Plato screamed as a thin jolt of white-hot energy pulsed through his body. His limbs flopped and gyrated beneath his cuffs.
“State your name,” the interrogator said.
The pain continued. Plato’s scream did not end. He couldn’t force it to end, couldn’t even will his limbs to thin and slip out of the restraints. Regulator magic compelled him to endure.
“State your name,” the interrogator said, more forcefully.
Plato tried to speak. The current running up and down his spine, into his fingers and toes, through his head and bill, wouldn’t allow him to say a damned thing. He screamed, and screamed, and screamed.
“State your name,” the interrogator said.
Eventually, Plato did. The plaintive quack was the closest to proper English that he’d ever gotten. Satisfied, the interrogator shut down the current. The rat curled on his head, too, seemed rather satisfied with the answer, its tail tucked neatly around its body.
“Good.” The interrogator folded his legs, jotting a few notes down on a piece of parchment with a quill. “Very good. The masters are pleased. When they are pleased, you will remain unharmed. Do you understand?”
Smoke rising from several spots on his body, Plato flopped out a nod. He was bolted into an uncomfortable iron chair, arms, legs, torso and neck held in place by thick metal bands. The room around him was dark, the only source of illumination a pair of candles on the interrogator’s side table. Despite the lack of light, Plato could see a thin, dark wire running from the man’s foot and into Plato’s chair.
“Excellent.” The man folded his fingers and sat forward. “My masters know what you are. You understand this?”
Coughing, Plato nodded. His fingers spasmed.
“And you know that they want answers from you?”
“Y… yes.” The word took a great deal of effort.
“Oh, tut, that vile language of yours.” The interrogator shook his head, and the rat atop it bristled. “We need to cure you of that habit.”
Magic coursed through Plato again. He screamed, straining so hard against his cuffs that his Non skin wrapped up and around them for a few seconds. This pulse of pain only lasted for ten seconds, but it felt like an eternity.
“Speak English or nod from now on,” the interrogator demanded. Plato noticed, despite his hazy sight, a pronounced quaver in the man’s hand as he wrote something down. “No quacking. No symbols. Do you understand?”
Plato nodded. He forced his eyes to close. Looking at the light of the candles hurt too much.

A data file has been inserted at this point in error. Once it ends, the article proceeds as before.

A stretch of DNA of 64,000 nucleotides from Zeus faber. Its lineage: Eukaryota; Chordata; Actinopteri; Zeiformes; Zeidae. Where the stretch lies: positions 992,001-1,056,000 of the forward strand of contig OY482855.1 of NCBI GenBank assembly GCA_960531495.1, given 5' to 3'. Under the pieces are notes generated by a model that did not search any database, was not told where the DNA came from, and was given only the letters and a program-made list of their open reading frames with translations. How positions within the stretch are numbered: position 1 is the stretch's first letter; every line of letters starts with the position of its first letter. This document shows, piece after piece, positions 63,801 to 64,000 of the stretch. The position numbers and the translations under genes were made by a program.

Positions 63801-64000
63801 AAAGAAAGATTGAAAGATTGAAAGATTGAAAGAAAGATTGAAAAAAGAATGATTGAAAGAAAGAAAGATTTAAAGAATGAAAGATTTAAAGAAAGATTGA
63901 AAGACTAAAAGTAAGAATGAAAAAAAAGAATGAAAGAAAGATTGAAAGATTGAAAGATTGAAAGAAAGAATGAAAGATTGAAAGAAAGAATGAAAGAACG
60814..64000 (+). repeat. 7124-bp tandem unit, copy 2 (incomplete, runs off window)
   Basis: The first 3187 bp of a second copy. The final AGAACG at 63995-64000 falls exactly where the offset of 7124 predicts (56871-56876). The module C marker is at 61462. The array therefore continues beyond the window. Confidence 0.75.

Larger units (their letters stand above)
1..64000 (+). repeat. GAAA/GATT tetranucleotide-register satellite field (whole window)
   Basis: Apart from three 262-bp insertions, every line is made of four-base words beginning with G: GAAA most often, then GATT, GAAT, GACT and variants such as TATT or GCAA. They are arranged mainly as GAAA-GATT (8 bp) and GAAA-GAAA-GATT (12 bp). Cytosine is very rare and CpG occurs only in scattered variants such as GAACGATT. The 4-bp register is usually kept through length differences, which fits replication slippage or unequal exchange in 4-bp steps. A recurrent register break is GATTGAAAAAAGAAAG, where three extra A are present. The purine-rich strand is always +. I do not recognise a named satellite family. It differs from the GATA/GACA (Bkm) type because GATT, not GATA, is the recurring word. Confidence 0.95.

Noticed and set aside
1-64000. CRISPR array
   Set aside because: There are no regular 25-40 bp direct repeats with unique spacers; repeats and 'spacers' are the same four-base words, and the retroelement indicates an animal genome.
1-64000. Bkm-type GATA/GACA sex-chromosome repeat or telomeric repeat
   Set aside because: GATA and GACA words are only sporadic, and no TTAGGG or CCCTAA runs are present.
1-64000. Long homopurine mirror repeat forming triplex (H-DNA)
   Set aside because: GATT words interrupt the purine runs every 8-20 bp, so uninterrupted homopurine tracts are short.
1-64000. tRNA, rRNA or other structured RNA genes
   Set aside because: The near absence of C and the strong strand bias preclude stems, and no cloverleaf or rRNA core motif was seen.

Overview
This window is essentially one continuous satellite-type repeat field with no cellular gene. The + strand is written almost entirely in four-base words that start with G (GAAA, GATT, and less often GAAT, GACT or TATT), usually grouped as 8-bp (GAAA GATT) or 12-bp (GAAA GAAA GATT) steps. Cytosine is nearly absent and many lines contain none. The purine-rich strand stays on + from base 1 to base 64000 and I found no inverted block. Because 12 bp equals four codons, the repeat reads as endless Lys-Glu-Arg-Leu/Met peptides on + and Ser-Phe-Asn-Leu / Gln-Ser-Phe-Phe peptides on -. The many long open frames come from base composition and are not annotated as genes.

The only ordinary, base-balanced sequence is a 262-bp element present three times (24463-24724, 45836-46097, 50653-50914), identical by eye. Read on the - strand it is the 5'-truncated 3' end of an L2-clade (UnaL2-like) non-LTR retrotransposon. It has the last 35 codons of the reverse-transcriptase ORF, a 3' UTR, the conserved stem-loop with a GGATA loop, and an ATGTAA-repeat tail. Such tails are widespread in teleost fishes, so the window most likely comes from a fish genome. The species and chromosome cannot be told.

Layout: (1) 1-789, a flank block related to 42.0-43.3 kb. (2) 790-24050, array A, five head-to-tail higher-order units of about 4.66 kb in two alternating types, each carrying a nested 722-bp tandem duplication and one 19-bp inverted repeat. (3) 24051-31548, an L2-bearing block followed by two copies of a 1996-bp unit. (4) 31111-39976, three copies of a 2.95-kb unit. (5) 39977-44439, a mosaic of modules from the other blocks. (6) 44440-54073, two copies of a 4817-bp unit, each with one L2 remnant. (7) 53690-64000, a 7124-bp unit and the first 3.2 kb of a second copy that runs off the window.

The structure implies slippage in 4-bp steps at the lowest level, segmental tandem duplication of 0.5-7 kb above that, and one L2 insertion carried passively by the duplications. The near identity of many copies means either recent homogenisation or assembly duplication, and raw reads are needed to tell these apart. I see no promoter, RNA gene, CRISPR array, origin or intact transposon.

“Good. The will of the masters is all.” It was the interrogator’s turn to cough. Something wet hit Plato’s knee. “You are acquainted with the one known as Kierkegaard, correct? You went to school with him?”
Plato nodded. Fear overrode his pain for a moment, fear and memories.
“And, if our intelligence is correct, you were entrapped by him. Correct?”
Another nod, slow, tentative, horrible.
“According to our reports, he is the current leader of the Non.” The interrogator sat forward, putting his fingers under Plato’s melting bill and forcing him to look up. “We want to know everything there is to know about this Non. You will tell us of his powers.”
Plato thought of running through empty, endless halls, followed by phantom terrors. His only living companion mocked him from somewhere above and beyond, often leaving Plato alone for long, lonely years.
“Tell us,” the interrogator insisted. He forced Plato’s eyes open with his fingers, and when Plato looked, he saw that the man’s face was thin and stretched, as though deprived of water. “Tell us.”
Plato tried. He knew the consequences of not speaking English. He also understood English perfectly fine. But when he opened his mouth -
- stupid little Plato, quacking the day away, what a fuckin’ freak -
- symbols and stutters came out.
The pain was exquisite. Not enough to kill, not nearly enough, but Plato suffered mightily for almost five minutes. By the end he was a horrifying wreck, skin sunken and sagging, churned into a mixture of deep black and runny grey-and-blue. Plato fought to sustain his normal shape, but his bill half collapsed into a runny mess on his neck.
The interrogator was in worse shape. He lay slumped on Plato’s lap, twitching. Through the chaos of his nose, Plato detected the fecal stench of death.
The rat, shaking its head, jumped from body to desk. Its eyes glimmered, and a door nearby opened. Two guards entered and dragged the interrogator’s corpse away. A third man, dressed identically to the interrogator but looking much healthier, sat down. The rat settled on his head.
“Now,” the interrogator said, picking up the quill. “I believe you were telling us about Kierkegaard?”